Confusion reigns Thursday over exactly when British consumers can expect high speed Internet services from BT which is now required by law to deliver by December.
The December deadline follows an EC directive Wednesday that affects all incumbent operators throughout Europe. But it remains unclear whether BT will actually deliver ADSL in December or simply create a legal framework to do so within the EC's time frame
Unbundling the local loop will give other operators access to BT's network which is widely seen as a crucial step in introducing competitively priced broadband services. It will allow operators to roll out ADSL high speed Internet independent of the telco.
The European Commission is currently hurrying through legislation requiring incumbents to unbundle by December 2000. "The regulation would require new entrants to offer access to the local loop by January 2001 and for products to be available to consumers by then. We are hopeful all member states will respect that," says Per Haugaard, spokesman for commissioner of the Information Society, Errki Liikanen.
Telecoms watchdog Oftel understands the EC's decree differently: "It is our understanding that the December deadline is for the legal framework to be in place. When consumers get the product we don't consider to be part of the equation," says an Oftel spokesman.
That could prove a costly mistake for Oftel which has recently been criticised by the EC for its slow reaction to complaints about anti-competitiveness in the mobile market and its regulation of the fixed line market.
In a press release issued Wednesday by Oftel it claims to be ahead of schedule on unbundling. While it intends to begin trialling unbundled services in January 2001 -- with fourteen alternative operators selected -- mass consumer take-up will not be available then. "The earliest possible roll out we can see is July," says the spokesman.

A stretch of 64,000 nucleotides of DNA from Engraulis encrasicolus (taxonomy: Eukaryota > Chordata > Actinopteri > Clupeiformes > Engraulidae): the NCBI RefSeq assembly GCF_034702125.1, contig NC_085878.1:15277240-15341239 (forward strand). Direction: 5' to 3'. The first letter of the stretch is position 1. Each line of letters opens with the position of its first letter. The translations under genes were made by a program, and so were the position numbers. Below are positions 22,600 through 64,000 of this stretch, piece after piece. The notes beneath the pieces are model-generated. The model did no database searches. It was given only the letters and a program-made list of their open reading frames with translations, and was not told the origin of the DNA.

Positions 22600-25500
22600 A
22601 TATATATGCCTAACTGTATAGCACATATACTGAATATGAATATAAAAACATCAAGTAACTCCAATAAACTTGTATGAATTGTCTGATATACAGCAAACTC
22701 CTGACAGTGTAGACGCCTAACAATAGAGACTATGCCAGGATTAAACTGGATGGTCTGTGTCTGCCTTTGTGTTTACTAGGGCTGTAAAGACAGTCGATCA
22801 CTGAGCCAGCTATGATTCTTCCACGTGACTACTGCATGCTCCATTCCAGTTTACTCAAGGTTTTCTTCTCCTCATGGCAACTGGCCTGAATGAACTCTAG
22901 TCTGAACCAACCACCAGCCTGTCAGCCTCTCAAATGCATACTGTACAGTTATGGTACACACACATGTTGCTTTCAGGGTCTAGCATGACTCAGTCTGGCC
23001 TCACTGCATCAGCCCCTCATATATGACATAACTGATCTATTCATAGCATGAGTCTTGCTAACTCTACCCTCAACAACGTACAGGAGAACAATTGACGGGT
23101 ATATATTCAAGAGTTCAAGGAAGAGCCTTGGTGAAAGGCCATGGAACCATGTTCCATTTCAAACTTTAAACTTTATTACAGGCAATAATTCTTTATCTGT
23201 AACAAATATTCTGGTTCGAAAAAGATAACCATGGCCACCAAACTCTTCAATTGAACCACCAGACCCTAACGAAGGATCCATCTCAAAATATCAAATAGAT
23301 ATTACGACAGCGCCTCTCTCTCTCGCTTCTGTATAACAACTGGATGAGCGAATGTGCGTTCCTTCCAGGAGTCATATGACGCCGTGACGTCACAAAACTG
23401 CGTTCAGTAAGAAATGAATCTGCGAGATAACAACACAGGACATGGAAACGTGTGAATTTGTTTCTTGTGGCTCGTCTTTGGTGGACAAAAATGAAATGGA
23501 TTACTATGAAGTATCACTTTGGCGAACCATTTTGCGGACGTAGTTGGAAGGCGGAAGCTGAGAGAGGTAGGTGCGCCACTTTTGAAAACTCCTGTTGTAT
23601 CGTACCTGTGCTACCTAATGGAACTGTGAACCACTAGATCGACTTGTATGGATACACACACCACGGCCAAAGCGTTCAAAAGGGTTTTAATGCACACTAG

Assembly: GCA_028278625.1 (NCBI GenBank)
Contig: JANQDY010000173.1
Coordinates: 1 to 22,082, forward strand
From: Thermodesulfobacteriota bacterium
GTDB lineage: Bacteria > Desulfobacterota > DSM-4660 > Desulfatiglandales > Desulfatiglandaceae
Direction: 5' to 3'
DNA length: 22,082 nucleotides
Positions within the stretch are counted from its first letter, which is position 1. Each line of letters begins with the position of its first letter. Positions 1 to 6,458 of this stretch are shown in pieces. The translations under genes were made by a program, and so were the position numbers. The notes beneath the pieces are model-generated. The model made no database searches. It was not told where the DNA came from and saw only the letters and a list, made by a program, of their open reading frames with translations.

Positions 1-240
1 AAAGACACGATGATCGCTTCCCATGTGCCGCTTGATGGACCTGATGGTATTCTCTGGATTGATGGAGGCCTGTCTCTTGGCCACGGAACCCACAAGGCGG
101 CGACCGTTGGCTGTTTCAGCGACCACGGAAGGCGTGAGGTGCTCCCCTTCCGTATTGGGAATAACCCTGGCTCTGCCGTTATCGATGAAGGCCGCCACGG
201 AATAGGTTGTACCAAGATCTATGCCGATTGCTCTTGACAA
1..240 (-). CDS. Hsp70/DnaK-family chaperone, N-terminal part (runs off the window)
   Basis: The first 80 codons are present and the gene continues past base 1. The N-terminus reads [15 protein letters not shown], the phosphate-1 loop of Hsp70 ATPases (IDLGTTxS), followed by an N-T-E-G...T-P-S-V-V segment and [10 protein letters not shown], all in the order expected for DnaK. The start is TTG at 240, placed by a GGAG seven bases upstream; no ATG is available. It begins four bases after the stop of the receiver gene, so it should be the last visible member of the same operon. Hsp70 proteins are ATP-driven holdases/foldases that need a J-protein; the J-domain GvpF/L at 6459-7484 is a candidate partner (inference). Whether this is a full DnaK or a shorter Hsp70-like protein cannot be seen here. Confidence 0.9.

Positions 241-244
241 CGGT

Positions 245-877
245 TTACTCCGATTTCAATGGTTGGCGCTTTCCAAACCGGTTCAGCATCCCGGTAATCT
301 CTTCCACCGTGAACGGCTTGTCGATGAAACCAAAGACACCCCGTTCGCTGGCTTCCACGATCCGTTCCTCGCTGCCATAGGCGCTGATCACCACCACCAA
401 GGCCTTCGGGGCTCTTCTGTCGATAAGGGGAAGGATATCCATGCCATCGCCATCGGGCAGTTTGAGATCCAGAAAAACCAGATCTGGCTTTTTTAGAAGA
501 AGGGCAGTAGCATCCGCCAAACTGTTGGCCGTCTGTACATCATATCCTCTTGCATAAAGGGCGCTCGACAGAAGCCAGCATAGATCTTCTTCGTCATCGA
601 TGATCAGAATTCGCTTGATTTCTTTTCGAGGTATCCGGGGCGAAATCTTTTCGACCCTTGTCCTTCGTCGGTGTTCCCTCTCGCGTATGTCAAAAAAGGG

The EC says July is six months too late.
Oftel is currently unclear on what the EC expects from its national regulators, according to its spokesman. "It is not clear in either the press release or the draft regulation, but we have staff in Brussels clarifying this," he says.
Managing director of AltaVista Andy Mitchell is unimpressed by the watchdog's stance. "Oftel seem to be up to their eyeballs in regulation rather than figuring out what is best for consumers," he says. While welcoming the EC's intervention Mitchell is concerned that it has been left to government to sort out competition in the telecoms market. "It is a shame that we have to revert back to regulation in order to get the best deal for consumers," he says.
Oftel insists consumers are always on its mind. "We are certainly keeping consumers close to our hearts. We want to make sure product is right for them," says the spokesman.
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